France may pull out its combat troops from Afghanistan faster than expected, France's Foreign Minister Laurent Fabius said late on Saturday.
"We have said by the end of December  but I think that it can happen a bit earlier," Fabius said in an interview with French television BFM about the troop withdrawal while visiting Kabul.
France joined the NATO-led coalition in Afghanistan in late 2001 after the September 11 terrorist attacks on the United States to fight the radical militant group Taliban, which had sheltered Osama bin Laden and the Al-Qaeda network.
There are currently about 2,500 French troops in the Afghan provinces of Kabul and Kapisa compared with 4,000-strong personnel a year ago. France has lost 88 soldiers since deploying troops in Afghanistan.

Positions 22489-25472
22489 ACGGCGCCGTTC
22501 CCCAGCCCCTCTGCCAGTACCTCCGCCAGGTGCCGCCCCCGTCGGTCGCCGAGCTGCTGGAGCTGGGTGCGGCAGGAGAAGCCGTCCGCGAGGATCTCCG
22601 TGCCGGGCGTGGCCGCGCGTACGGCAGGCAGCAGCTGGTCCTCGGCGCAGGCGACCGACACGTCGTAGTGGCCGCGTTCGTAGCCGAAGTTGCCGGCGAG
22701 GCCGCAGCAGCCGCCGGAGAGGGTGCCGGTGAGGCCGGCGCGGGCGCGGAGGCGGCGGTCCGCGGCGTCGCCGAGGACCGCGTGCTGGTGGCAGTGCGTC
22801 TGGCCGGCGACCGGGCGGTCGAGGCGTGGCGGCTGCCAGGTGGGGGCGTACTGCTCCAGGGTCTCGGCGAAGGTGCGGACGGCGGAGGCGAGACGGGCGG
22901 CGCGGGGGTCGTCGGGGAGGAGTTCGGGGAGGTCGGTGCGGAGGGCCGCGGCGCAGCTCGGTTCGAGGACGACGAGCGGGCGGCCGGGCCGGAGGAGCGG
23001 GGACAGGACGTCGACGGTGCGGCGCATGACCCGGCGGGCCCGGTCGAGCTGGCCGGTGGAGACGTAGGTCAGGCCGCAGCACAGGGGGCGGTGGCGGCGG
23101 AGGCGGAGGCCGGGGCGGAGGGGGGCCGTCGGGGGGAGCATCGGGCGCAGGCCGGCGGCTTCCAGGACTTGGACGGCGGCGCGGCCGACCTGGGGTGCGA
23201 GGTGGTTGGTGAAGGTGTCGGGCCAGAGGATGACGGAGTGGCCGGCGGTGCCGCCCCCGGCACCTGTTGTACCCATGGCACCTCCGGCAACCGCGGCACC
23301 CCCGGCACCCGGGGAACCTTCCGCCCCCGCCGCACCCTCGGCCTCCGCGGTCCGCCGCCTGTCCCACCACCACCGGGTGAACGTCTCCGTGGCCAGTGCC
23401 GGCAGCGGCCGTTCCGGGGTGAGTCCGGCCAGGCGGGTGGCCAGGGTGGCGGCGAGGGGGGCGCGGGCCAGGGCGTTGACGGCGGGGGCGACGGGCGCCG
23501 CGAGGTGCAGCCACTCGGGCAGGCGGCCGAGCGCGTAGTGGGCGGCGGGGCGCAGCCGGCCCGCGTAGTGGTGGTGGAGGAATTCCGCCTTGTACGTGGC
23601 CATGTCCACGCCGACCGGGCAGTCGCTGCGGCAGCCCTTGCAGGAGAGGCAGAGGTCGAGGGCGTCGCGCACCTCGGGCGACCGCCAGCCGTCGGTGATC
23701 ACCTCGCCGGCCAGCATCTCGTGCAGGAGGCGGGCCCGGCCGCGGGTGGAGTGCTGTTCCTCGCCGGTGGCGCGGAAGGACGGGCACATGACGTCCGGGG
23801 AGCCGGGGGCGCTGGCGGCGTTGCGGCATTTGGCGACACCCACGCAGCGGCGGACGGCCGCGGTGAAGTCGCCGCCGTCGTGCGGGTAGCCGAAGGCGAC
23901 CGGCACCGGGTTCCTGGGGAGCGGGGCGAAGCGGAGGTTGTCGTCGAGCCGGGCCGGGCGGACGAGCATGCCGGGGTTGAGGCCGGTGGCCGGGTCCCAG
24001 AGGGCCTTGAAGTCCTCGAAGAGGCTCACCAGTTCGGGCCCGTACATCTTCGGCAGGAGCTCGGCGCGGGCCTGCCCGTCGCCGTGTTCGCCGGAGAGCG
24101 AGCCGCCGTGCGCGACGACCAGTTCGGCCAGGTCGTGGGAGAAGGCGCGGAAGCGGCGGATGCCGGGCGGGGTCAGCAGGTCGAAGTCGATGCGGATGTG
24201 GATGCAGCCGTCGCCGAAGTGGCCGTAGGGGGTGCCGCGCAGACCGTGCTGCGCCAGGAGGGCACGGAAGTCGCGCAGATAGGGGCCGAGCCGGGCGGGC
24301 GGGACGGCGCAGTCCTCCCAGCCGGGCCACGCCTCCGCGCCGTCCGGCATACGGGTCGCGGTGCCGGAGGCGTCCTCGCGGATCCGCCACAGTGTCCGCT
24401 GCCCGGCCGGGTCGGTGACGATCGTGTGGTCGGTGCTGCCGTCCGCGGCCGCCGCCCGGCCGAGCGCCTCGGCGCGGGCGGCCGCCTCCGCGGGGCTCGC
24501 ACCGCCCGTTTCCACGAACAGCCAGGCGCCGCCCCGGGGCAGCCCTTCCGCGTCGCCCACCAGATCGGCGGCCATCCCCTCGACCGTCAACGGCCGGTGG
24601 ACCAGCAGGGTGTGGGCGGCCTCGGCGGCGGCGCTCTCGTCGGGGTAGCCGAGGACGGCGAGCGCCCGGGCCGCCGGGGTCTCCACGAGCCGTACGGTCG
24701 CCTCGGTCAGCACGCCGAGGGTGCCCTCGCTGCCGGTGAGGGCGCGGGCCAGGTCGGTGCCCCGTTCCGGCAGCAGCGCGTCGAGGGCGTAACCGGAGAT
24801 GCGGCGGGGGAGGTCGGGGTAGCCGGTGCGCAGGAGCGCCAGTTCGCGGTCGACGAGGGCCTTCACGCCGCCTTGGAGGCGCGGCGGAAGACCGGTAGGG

"The troops cannot stay forever in Afghanistan. This is not possible for a country to ensure its security from outside. The Afghans must take over," Fabius said.
During his election campaign, French President Francois Hollande, who was elected in May, pledged to speed up France’s withdrawal from Afghanistan and complete it by the end of 2012 or a year earlier than initially planned.
Some French personnel will remain in the country, mainly responsible for withdrawing equipment and the training of the Afghan army, he said.
France will have to pull out 14 combat helicopters, over 900 combat vehicles and about 1,500 containers with ammunition from the war-torn country.
NATO's International Security Assistance Force (ISAF) is scheduled to pull out the majority of its 130,000 forces from Afghanistan by the end of 2014.